Like many in the local technology community, I was introduced to 3D Interactive Inc. (3DI) at the last DemoCamp. Founded in 2005, 3DI creates “advanced interactive simulation software for design visualization and training systems”. Or put another way, they take the powerful technology behind today’s video games, and apply it to business uses. At DemoCamp, Andrew Czarnietzki showed us 3DI’s training simulation for a Caterpillar Wheel Loader, which is used by the U.S. Army, among others. While he used a mouse and keyboard that night, he said that 3DI had a more realistic simulator back at the office. I knew I had to check it out, and when he heard I was interested, 3DI’s Dave Chan offered to give me a tour of 3DI. I happily accepted, and spent an hour and half there last week.
The Wheel Loader simulator is pretty cool, and yes I was lucky enough to get to sit in the driver’s seat! The simulator has three pedals, a steering wheel, a joystick, and even a key ignition. I drove the loader around and as I did, Dave explained some of the features, and it became clear that 3DI is pretty passionate about realism. Dave pointed out that when you turn the Wheel Loader on, the gauges on the dashboard all light up and move just as they would in a real machine – most other simulation software just uses a static image for the dashboard. Another cool feature was that static objects become dynamic as you move closer to them. There was a tire on the ground ahead of me that I drove towards. When I was close enough to interact with it, the simulation software turned the tire into something I could pick up – Dave said the change from static to dynamic is important for performance reasons, but it’s done in such a way that you don’t even notice it. The simulator, which took about 5 months to complete, features a number of “missions” such as backfilling, truck loading, etc. And to make it more realistic, you can do them at night or during the day!
Another simulation Dave showed was for a Wheel Tractor-Scraper. Operators are supposed to do a complete inspection of the machine before using it, and the software enables this for training. You can move around the machine, and as you do you check off the items you’re meant to inspect. The simulator will randomly insert problems or issues. The entire simulator was completed in about 7 months, whereas the competition’s timelines were longer than 18 months.
I also got to see a snubbing unit simulator, built for Nisku-based Snubco, a world-leader in rig assist snubbing units. It’s a first in the world, and will have a significant impact on the market. Snubbing is controlling the pressure to allow the insertion or removal of pipe or tools into an active natural gas or steam well, which is an extremely difficult process. The training for a snubbing unit operator is easily about 3 years, and conventional training methods don’t let you explore the “what if” scenarios. With 3DI’s simulator, which took about 4 months to complete, the training time is greatly reduced, and trainees can go through a number of scenarios with the exact controls they’d have available in the field so that if they encounter an issue, they know what to do. Actually the controls themselves were rather interesting – the panel can be easily localized (apparently China is a big market for this). And in case you’re wondering, yes, there’s a lot of math involved to ensure everything is modeled accurately!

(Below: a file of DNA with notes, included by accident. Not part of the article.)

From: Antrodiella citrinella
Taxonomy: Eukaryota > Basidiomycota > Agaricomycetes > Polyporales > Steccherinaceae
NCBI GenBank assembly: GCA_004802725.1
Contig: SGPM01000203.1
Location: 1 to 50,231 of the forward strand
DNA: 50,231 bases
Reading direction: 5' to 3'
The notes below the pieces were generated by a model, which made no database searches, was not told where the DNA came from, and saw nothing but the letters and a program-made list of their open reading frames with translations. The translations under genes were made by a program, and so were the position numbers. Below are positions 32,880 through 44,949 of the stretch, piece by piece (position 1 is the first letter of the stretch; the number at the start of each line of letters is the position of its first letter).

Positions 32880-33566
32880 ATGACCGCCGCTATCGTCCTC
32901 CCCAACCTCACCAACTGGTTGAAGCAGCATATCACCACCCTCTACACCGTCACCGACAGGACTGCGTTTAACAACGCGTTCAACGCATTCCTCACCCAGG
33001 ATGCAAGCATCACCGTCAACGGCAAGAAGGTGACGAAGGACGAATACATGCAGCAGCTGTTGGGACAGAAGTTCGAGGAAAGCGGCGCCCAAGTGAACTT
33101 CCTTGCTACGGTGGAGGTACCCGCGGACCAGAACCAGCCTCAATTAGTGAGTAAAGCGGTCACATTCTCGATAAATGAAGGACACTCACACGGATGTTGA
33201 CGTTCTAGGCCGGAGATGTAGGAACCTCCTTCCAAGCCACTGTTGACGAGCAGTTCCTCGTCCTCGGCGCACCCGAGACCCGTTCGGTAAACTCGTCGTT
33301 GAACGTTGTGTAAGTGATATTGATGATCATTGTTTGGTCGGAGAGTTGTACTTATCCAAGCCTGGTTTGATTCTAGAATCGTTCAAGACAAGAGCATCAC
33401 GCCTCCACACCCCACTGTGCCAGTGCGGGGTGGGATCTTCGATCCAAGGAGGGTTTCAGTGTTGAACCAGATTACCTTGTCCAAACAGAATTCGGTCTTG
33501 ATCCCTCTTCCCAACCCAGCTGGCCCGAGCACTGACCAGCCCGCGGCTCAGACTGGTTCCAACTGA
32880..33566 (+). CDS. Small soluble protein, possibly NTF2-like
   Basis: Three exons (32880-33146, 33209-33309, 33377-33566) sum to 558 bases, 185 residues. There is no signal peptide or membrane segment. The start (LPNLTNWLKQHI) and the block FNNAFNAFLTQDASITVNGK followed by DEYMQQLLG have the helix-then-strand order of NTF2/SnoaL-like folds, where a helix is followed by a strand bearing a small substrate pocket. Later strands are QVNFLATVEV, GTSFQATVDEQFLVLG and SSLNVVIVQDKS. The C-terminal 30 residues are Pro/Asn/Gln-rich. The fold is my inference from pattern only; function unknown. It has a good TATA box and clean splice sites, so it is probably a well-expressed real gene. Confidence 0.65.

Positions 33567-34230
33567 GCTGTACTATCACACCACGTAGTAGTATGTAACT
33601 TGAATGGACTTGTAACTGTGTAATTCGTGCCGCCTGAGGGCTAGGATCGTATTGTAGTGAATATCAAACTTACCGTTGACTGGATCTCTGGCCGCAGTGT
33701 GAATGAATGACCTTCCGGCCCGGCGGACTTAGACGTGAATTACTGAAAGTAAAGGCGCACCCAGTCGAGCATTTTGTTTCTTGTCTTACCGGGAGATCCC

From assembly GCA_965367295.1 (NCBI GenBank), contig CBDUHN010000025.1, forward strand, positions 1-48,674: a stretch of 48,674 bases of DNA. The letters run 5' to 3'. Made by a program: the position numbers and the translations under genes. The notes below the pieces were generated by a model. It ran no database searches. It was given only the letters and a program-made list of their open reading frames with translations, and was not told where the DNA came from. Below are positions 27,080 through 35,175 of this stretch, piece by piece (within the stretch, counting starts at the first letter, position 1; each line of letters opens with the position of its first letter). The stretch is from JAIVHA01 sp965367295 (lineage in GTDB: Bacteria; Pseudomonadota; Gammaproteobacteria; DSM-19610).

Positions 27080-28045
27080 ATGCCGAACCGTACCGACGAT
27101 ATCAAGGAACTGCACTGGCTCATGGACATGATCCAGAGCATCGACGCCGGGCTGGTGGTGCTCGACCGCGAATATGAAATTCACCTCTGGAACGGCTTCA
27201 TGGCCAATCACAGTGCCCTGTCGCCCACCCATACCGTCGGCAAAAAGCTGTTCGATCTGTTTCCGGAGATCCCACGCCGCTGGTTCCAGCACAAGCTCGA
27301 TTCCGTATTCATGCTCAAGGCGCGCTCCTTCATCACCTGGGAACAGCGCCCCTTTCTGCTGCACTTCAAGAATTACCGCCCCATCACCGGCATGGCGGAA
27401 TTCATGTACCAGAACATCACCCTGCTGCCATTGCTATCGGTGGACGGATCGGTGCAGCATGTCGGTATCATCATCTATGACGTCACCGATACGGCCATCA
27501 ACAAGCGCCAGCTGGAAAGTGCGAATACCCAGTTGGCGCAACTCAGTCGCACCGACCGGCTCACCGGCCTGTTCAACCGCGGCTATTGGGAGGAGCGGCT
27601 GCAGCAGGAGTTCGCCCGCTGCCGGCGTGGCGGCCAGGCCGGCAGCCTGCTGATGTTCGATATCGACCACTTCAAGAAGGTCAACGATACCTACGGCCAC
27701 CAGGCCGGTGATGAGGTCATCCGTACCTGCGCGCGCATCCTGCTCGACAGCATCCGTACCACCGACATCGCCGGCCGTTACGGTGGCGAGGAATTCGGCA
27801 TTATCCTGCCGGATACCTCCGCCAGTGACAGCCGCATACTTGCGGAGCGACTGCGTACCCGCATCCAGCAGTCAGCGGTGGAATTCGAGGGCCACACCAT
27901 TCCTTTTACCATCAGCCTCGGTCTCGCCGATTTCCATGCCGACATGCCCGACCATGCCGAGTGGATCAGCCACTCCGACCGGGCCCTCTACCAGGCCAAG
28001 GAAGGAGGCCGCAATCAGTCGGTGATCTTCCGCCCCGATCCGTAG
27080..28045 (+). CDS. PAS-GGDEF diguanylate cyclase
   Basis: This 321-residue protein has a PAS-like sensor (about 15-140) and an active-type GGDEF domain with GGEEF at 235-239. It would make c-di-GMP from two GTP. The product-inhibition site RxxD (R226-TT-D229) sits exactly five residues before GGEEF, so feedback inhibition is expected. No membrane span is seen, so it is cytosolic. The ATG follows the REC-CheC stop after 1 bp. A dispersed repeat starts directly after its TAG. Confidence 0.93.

The training simulators all use the Epic Unreal 3 engine, augmented by 3DI’s other technologies. 3DI also creates design visualizations however, which use their own systems, such as pureLIGHT, a global lighting system. Dave showed me three such visualizations. The first was something they created for the City of Edmonton’s Fire Rescue Services. It’s an interactive model of a house to help train firefighters. With a couple of clicks you can see a completely finished house or just the frame (to learn about how the walls are constructed, etc). You can also simulate a garage with a vehicle in it, or a messy garage, or an empty one! The second visualization was for a new building for BP Energy, designed by Gensler. It was designed to help BP and Gensler see what the interior spaces might look like, with floor plans, furniture, and lighting all simulated. One of the floors in the building is for oil futures trading, and it featured an insane number of desks and computers! The third visualization I saw was very quick – 3DI created an interactive model of the new Art Gallery of Alberta building, which was apparently used for fundraising and other promotional purposes.
I met around five developers while I was there, all of them busy working on new projects. One developer told me he was working on “Dirt 2.0”. See 3DI doesn’t just model a Wheel Loader, they model entire environments. The new dirt system will enable 3DI simulations to have more realistic dirt, sand, and gravel, that leaves tire tracks as you drive through it or that falls realistically as you start to dump it out. The dirt system is just one of many that 3DI is working on to bring a new level of realism to simulations.
Thanks for the tour Dave! I was really impressed with 3D Interactive after DemoCamp, and the tour only reinforced that feeling. They’re an Edmonton tech company doing amazing things that have an impact around the world.
6 thoughts on “A local technology gem: 3D Interactive (3DI)”
woah . . . i wont be surprised if one day joysticks and controllers would not only be utilized just to play video games . . . Good Read!
soon the ideas of video games would help many businesses …